Debunking the Great Carbon Tax hype

Britain's anti-carbon war has hiked taxes, provided a windfall for government, driven up energy costs, hobbled industry competitiveness, and dumped masses into fuel poverty. Where's the benefit?

Are we wasting out time reducing our "footprints"?
Peter C. Glover
On 23 July 2012 14:08

Equally, “The cumulative effect of all of these feedbacks is something we simply don’t know”.  Is it me? Or, as a call to action, is it so shot through with wildly uncertain caveats that it is not worth getting out of bed for?

TW ploughs on concerning how the UN IPCC – a political organisation already furiously back-peddling on previous alarmist claims – believes a global temperature rise could be “in the 2 to 4.5 degree range”. Again, bemusingly, Worstall insists, “It is this ‘we don’t know’ that leads to needing to do something. Economists call this uncertainty, and the correct and reasonable reaction to uncertainty is insurance”.

Bottom line: “The science tells us there is uncertainty; uncertainty is an economic problem to be solved through economic methods”. Strange, but I have always thought “uncertainty” called for caution before taking action – and that insurance policies are normally taken out in the face of proven threats.

No matter, as Worstall’s ‘third way’ is merely the Warmists ‘precautionary principle’ dressed up as an ‘economic solution’; the same kind of ‘solution’ posited by the green lobbies for years. 

The spurious nature of Worstall’s argument gets worse-still (pun intended).  TW rightly identifies that we Brits are already paying the equivalent of a carbon tax via a raft of green taxes, which include levies on fuel, air travel, electricity bills, to be but a small number. He points out that while UK emissions stand at around the 500-million-ton mark Brits currently pay around $80 per tonne, a figure that could be a starting point for a new carbon tax.

Unfortunately, TW omits to also point out that Britain’s extensive green tax regime is an abject failure. It has actually had zero impact on Britain’s carbon footprint which, during the tenure of green taxes, actually saw emissions increase by 20 percent. What it is has achieved is an unprecedented windfall for government coffers, some of which has subsidized Britain’s frivolous and costly renewable energy projects.

In addition Britain’s domestic electricity bills* are now among the highest in Europe, badly skewing – something that should rankle with TW’s ASI think-tank associates – free market power costs.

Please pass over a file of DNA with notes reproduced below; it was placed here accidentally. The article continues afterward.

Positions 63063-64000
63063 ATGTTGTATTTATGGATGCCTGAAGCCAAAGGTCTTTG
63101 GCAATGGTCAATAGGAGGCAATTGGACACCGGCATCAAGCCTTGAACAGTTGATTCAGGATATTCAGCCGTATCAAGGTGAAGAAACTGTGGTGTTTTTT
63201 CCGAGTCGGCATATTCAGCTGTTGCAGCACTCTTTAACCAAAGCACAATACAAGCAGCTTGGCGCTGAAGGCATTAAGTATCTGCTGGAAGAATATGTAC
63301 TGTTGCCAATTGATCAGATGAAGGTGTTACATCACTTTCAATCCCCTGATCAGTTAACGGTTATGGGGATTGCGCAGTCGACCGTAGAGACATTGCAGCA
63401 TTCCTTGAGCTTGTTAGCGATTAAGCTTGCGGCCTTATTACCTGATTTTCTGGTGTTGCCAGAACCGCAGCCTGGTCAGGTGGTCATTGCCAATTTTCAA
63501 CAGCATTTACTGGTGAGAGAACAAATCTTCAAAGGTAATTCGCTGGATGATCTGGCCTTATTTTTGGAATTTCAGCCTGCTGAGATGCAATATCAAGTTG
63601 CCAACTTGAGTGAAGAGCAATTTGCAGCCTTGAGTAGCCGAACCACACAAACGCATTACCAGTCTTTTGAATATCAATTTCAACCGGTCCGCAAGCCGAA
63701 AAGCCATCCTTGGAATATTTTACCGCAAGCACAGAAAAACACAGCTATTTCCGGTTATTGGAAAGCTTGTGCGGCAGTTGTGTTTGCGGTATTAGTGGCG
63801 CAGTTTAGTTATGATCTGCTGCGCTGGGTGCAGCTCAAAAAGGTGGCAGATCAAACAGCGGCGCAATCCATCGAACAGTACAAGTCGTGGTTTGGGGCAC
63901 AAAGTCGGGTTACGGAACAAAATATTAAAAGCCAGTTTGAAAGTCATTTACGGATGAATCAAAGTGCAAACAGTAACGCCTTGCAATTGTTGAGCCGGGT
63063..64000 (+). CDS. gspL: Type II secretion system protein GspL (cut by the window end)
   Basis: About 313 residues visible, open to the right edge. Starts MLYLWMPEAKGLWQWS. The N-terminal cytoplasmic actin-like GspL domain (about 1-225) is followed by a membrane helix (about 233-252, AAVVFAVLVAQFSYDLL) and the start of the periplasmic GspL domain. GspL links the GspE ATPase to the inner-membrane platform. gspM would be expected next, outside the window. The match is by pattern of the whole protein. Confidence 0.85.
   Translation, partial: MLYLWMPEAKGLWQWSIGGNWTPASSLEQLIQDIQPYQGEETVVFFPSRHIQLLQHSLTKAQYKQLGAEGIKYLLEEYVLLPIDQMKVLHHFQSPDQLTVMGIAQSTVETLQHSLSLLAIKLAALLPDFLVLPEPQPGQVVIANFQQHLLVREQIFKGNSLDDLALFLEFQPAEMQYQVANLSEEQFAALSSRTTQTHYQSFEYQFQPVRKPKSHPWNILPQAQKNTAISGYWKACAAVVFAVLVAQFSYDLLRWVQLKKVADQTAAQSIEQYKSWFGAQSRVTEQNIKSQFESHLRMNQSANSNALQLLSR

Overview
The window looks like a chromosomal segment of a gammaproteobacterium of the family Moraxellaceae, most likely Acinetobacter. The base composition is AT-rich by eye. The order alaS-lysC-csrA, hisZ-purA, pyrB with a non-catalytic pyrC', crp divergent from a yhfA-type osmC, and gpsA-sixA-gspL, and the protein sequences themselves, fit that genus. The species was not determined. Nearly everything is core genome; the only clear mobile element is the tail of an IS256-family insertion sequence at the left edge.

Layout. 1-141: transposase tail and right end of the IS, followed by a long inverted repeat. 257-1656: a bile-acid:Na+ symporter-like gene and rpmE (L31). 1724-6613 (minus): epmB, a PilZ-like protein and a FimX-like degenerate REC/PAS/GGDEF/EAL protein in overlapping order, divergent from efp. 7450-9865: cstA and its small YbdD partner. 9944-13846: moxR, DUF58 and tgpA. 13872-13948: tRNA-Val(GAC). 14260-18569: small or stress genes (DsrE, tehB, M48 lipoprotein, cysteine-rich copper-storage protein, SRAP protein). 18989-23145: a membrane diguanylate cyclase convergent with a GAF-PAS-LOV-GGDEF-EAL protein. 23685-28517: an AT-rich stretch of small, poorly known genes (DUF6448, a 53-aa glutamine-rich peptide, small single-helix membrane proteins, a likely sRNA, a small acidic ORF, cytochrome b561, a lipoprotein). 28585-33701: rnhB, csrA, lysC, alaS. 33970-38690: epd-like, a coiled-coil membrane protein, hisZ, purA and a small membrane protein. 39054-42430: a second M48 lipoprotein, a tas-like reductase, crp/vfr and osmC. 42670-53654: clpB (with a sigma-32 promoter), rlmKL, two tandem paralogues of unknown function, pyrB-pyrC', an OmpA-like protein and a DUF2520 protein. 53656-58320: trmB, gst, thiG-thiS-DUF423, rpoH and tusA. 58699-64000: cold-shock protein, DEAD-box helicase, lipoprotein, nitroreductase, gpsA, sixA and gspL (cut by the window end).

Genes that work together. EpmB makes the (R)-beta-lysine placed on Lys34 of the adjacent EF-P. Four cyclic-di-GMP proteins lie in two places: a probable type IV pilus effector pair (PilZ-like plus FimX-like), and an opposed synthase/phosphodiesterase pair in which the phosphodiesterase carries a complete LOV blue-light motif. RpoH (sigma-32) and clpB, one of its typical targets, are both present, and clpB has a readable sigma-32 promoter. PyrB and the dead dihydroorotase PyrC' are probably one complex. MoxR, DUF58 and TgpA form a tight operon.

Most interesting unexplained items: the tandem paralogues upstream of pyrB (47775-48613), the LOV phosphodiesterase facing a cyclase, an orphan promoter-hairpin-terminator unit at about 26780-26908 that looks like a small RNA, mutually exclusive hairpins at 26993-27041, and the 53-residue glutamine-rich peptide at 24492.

Equally, as a recent US report, Dissecting the Carbon Tax, points out, globally speaking: “There would be virtually no environmental benefits to unilateral greenhouse gas emission reductions by developed countries ... while developing countries are pouring out virtually every kind of pollutant with joyous abandon.”

But if economics really is TW’s higher concern, he perhaps ought to read the recently published report from the European Institute for Climate and Energy. In it EU Parliamentarian Herbet Reul states that computer models predict Germany’s green isolationist energy policy could cost a mammoth €2 trillion+ to achieve a mere 0.0003oC impact on temperature.  And even then, of course, any impact would be “uncertain” – that word again.

With Berlin’s anti-carbon-renewable subsidy regime having helped 15 percent of Germans into fuel poverty, with households facing a further rise of €175 billion in fuel costs and Germany’s power grid teetering on collapse, it is no wonder German politicians fear a voter backlash.  

UK politicians too are aware of the ‘political risk’ inherent in pushing anti-carbon measures. Precisely why some scientists now suggest ‘suspending democracy’ altogether – ah yes, tyranny – as the only realistic way of imposing a global carbon tax without governments being voted out of office.

Britain (and Germany’s) anti-carbon war has actually succeeded only in hiking taxes, providing a windfall for government, driving up energy costs, hobbling industry competitiveness, costing jobs and dumping half a million people into fuel poverty while having precisely zero impact on carbon emissions. Tim Worstall’s ‘solution’ proposes the assimilation of the pestilence of (failed and financially sapping) green taxes into a socially ubiquitous carbon ‘poll’ tax toward what, as even Worstall admits, is an entirely  “uncertain” end of ‘man-made’ climate manipulation.  

Or put more succinctly: translate the unworkable into the unacceptable to achieve the delusional.

For a fuller debunking of the anti-science case against carbon dioxide read ‘Energy and Climate Wars’ (Continuum, 2011) by Peter C Glover and Michael J. Economides

* Last time I had contact with him, TW was living in Portugal so their imposition may not even be troubling him

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